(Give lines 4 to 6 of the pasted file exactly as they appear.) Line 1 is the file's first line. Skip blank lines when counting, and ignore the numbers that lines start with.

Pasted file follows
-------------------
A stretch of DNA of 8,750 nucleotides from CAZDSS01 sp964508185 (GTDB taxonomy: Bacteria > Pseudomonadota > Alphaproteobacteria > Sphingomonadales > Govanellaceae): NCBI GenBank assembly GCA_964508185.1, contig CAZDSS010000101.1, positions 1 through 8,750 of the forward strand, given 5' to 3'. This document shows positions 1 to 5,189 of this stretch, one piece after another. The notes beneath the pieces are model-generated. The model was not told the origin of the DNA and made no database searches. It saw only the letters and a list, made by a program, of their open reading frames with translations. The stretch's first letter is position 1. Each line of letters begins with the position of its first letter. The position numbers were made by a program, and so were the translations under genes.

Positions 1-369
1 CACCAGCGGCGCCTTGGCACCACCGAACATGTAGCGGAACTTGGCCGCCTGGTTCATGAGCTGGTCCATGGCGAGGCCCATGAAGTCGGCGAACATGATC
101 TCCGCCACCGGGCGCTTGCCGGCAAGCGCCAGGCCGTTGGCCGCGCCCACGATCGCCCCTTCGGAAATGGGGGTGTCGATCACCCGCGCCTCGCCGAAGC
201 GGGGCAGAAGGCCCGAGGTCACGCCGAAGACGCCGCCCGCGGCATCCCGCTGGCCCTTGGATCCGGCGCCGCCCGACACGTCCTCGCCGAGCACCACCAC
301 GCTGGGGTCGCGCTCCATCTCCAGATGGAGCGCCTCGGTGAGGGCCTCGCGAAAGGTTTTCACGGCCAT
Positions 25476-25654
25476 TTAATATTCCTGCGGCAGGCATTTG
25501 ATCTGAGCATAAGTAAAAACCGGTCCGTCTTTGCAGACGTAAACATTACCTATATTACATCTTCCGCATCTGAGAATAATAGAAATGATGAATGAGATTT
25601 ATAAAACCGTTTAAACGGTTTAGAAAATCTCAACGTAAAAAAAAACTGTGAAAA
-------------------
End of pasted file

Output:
101 TCCGCCACCGGGCGCTTGCCGGCAAGCGCCAGGCCGTTGGCCGCGCCCACGATCGCCCCTTCGGAAATGGGGGTGTCGATCACCCGCGCCTCGCCGAAGC
201 GGGGCAGAAGGCCCGAGGTCACGCCGAAGACGCCGCCCGCGGCATCCCGCTGGCCCTTGGATCCGGCGCCGCCCGACACGTCCTCGCCGAGCACCACCAC
301 GCTGGGGTCGCGCTCCATCTCCAGATGGAGCGCCTCGGTGAGGGCCTCGCGAAAGGTTTTCACGGCCAT